As the domestic use of drones become more prevalent, Colorado Democratic Senator Mark Udall is introducing legislation to ensure that the privacy rights of Americans are protected.
The Safeguarding Privacy and Fostering Aerospace Innovation Act [.pdf] will make it illegal for an individual or business to conduct surveillance of another person using Unmanned Aerial Systems (UAS) technology. There are some exceptions, including if the person has consented or if the person is in a public place.
"There is currently no federal legislation to address the growing privacy threat of drone surveillance," says Amie Stepanovich, director of the Domestic Surveillance Project at the Electronic Privacy Information Center in a statement.
The bill also requires that unmanned aerial systems to be clearly marked with the name, address and telephone number of the owner. Senator Udall says he’s optimistic the measure will be passed by Congress.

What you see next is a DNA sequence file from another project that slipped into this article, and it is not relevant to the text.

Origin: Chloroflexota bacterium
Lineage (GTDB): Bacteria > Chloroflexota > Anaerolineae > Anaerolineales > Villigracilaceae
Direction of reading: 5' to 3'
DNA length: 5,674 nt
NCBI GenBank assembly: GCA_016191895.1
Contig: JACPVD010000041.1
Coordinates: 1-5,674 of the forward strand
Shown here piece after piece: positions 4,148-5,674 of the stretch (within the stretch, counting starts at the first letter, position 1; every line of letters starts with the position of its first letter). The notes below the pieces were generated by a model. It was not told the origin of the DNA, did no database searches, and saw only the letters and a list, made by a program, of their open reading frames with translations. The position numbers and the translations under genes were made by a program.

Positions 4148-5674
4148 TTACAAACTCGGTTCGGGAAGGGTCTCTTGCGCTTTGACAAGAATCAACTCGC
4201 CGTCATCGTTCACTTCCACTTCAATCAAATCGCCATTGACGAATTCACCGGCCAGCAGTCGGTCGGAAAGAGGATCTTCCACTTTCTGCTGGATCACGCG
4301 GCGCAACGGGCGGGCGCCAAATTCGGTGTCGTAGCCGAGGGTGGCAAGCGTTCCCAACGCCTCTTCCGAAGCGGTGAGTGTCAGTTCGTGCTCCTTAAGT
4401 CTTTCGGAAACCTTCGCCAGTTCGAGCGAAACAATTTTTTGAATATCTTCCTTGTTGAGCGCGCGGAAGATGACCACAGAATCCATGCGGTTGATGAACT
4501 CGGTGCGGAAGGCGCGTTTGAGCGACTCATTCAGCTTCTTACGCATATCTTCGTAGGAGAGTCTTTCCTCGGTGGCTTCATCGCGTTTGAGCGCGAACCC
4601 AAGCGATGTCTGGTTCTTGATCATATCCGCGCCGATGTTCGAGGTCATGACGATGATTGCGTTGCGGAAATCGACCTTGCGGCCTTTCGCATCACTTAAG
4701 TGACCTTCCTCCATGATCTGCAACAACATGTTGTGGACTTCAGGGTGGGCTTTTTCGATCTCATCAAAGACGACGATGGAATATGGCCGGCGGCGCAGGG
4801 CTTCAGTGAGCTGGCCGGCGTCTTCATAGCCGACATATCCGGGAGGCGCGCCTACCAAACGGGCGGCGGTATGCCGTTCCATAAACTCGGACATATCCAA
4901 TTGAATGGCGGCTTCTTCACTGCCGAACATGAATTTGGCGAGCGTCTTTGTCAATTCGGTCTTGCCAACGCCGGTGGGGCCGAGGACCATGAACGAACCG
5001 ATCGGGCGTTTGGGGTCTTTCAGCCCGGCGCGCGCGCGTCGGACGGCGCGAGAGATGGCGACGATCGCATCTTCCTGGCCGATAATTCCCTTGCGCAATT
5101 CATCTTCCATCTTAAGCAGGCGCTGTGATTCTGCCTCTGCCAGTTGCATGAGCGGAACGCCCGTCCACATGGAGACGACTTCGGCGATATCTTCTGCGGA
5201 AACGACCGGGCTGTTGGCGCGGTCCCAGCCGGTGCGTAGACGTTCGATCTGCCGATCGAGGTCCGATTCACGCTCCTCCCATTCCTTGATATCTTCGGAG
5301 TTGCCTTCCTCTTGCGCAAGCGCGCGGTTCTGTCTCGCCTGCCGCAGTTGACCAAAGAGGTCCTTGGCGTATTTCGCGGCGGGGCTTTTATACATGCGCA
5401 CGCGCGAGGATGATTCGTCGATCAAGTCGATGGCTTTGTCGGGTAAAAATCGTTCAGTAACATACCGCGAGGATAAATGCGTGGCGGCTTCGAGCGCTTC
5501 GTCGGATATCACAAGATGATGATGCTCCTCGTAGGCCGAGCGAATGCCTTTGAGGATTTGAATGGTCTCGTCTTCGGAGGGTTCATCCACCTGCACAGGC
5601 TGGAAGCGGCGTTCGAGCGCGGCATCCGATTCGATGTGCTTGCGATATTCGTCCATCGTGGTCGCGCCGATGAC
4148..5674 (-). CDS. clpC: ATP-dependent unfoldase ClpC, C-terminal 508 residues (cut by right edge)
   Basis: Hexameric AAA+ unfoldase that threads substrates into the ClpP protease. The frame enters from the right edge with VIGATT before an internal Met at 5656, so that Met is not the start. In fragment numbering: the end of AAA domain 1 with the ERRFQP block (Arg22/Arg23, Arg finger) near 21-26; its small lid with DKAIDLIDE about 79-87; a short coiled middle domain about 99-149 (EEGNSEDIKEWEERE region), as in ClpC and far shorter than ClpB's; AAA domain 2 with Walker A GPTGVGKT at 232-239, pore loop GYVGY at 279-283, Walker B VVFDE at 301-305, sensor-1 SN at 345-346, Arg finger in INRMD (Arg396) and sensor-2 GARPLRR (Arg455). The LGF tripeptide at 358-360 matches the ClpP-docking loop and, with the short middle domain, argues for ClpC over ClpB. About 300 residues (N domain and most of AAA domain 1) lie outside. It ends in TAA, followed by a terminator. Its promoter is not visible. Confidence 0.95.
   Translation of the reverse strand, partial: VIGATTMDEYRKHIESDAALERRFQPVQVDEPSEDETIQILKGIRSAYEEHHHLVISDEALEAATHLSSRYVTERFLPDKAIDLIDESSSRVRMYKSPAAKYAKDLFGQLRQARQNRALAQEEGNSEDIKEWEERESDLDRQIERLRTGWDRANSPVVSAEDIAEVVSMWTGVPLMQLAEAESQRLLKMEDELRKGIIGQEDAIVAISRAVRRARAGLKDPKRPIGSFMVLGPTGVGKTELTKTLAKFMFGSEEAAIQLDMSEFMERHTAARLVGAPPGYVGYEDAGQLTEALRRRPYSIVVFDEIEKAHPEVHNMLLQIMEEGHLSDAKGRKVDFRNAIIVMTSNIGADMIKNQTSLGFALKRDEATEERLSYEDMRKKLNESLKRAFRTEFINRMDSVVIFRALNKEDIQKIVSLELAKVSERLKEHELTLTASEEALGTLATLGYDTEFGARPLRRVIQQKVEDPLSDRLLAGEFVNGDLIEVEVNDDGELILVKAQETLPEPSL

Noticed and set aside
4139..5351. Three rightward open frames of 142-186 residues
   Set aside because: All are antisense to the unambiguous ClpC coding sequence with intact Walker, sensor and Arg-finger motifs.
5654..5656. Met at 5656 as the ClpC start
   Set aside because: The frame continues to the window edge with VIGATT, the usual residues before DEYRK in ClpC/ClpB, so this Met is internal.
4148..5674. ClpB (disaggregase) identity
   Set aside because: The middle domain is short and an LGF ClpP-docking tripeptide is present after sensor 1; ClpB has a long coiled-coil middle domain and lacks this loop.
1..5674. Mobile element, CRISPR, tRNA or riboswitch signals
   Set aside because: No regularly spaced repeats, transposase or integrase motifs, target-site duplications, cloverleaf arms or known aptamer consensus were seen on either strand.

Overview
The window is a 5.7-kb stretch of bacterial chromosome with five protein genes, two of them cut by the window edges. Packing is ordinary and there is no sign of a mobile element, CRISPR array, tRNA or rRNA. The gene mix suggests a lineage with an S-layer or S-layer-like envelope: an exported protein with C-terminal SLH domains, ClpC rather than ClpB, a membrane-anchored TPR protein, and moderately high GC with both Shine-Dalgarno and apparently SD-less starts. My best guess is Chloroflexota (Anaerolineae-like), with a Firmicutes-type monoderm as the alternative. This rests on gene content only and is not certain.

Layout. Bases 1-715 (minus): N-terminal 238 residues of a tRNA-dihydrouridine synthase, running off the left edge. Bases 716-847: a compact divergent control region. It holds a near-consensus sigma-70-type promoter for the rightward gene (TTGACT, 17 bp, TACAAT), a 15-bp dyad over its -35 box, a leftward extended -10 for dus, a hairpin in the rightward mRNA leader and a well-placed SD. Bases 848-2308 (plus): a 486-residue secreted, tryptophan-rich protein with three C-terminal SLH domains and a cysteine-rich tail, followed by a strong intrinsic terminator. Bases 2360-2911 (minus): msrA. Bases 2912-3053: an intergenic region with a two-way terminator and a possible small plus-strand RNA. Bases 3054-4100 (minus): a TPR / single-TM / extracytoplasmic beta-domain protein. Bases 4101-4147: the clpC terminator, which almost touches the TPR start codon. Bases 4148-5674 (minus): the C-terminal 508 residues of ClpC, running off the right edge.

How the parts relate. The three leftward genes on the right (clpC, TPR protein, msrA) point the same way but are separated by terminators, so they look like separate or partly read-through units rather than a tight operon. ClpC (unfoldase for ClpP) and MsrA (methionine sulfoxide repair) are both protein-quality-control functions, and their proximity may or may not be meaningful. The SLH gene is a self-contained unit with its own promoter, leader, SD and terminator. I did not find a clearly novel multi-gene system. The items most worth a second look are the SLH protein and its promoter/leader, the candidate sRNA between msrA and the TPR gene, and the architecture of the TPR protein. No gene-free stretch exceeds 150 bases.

“If you think about privacy being really at the heart of our freedoms in this country, in the end privacy is bipartisan. There isn’t a difference between the parties on the need to protect privacy,” Udall said.
Udall signed on with Governor John Hickenlooper and six of the other members of Colorado’s congressional delegation urging the Federal Aviation Administration to choose Colorado to be one of six planned UAS testing sites. A decision by the FAA is expected by the end of the year.
The FAA estimates there could be as many as 30,000 unmanned aerial vehicles in U.S. airspace within the next decade.
President Obama noted the importance of using drones to protect national security during a speech Thursday. Obama says he’s signed new policy guidelines to oversee when the U.S. can use drone strikes against suspected terrorists.